The Estevan Lens is at the Sooke Region Museum.

How our first order Estevan Lens got chipped

Elida Peers writes about the history of the Sooke Region

Chipped it is, indeed, but it’s ours. The only known item that shows the effect of Japanese forces shelling B.C.’s coast in World War II is now part of Sooke’s landscape.

It was just a few months after Pearl Harbour, in June of 1942, that submarine I-26, commanded by Minoru Yakota, shelled Canadian shores at Estevan Point. While the DOT meteorological station was likely the main target, the lighthouse was in the line of fire as well. Wireless operator E.T. Redford wired, “We are being shelled” while lightkeeper Robert Lally ran up the tower staircase to close down the light.

A 17-year-old lighthouse assistant in 1942, Clifford Martin, now of Nanaimo, recalls the event and the hysteria clearly.  At the time of the shelling, he had just been transferred from his lens polishing job at Estevan to the lighthouse at Lennard Island.

For a period during the 1980s it seemed that this significant article of Canadian history would end up in an American museum, but due to the determination of Lanny Seaton and other crew members of the Canadian Coast Guard Station on Huron Street in Victoria, this was not to be.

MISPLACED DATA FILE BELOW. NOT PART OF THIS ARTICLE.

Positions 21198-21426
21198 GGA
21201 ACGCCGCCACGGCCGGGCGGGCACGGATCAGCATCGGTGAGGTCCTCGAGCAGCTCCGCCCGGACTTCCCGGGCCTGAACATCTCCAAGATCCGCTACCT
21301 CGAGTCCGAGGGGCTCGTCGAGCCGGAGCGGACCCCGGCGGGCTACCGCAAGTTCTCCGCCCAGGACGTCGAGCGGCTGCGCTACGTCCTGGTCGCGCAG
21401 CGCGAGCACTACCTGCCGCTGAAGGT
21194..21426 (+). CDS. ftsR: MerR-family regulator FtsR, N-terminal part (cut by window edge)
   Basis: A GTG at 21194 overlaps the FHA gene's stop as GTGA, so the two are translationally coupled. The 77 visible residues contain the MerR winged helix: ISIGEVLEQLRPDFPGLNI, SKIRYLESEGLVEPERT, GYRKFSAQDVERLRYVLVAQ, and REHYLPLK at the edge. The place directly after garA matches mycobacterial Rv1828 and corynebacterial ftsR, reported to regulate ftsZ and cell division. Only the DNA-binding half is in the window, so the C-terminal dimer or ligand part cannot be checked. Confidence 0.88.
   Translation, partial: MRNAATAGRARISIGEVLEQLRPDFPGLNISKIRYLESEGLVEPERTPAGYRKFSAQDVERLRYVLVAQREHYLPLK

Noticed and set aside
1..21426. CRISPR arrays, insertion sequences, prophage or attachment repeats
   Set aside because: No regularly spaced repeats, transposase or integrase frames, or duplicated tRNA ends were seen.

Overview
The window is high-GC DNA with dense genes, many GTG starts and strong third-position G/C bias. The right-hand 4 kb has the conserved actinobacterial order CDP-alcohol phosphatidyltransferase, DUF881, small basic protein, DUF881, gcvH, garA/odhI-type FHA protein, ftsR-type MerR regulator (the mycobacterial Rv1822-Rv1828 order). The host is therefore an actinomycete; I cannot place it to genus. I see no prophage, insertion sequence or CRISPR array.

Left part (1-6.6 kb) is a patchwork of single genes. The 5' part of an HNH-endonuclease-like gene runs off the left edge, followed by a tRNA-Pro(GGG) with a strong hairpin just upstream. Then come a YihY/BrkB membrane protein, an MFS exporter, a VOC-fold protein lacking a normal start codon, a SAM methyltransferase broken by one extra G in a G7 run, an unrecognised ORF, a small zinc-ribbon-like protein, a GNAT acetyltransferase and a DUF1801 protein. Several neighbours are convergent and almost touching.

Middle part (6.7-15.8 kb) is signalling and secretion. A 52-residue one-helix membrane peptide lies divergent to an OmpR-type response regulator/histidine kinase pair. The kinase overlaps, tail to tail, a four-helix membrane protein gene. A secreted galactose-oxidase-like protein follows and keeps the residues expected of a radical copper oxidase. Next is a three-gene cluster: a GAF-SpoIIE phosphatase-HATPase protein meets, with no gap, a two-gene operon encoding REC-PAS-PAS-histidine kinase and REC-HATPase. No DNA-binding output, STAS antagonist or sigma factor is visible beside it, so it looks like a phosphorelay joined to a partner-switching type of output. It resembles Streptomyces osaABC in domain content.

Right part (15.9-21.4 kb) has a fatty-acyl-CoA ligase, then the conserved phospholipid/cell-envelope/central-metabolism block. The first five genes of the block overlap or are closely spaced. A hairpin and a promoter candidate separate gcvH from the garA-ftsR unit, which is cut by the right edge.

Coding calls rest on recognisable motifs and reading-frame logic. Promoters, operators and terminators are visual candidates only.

Fortunately for Canada’s own historical records, it seems that Lanny, currently a councillor in Langford, took a stand, along with the rest of the Coast Guard crew, when faced with an impending visit from representatives of the Smithsonian Institution.  Though the group planned to take the incredibly valuable First Order Fresnel Lens back to Washington with them, the men at the base objected, protesting that such a significant part of Canada’s history should remain in Canada.

Soon after the 1906 wreck of the iron steamship Valencia at Pachena Point, with great loss of life, a series of navigational aids including more lighthouses had been established on our coast. A First Order Lens is the largest ever constructed for lighthouse use and at the time both Estevan and Triangle Island (off the north Island) were equipped with these immense many-faceted glass structures.  At that time, the lenses rotated in a bed of mercury, but decades later, when the hazard of mercury use was better understood, these lenses were retired and other lighting installed.

Sooke had many friends at the Coast Guard base, and with the help of foreman Donny Clark, who had grown up in Sooke, the hierarchy was persuaded to allow the Sooke Region Museum to acquire ownership of the long-retired Triangle Island Lighthouse dome.

By then it was 2004, and Triangle Island’s original First Order Fresnel Lens was long gone. After the 14-ton dome was transported to the museum in an ingenious feat of engineering, it was mounted on a tower and fitted with the sister First Order Lens that had been retired from Estevan Light when it was refurbished.

Today this historic chipped lens from Estevan Point is seen each day by motorists who drive by the Sooke Region Museum. The second photo shows Pete Fletcher, retired from the Coast Guard, back in 2005, when he was re-assembling the lens sections for mounting at our museum.

Elida Peers,

Historian, Sooke Region Museum

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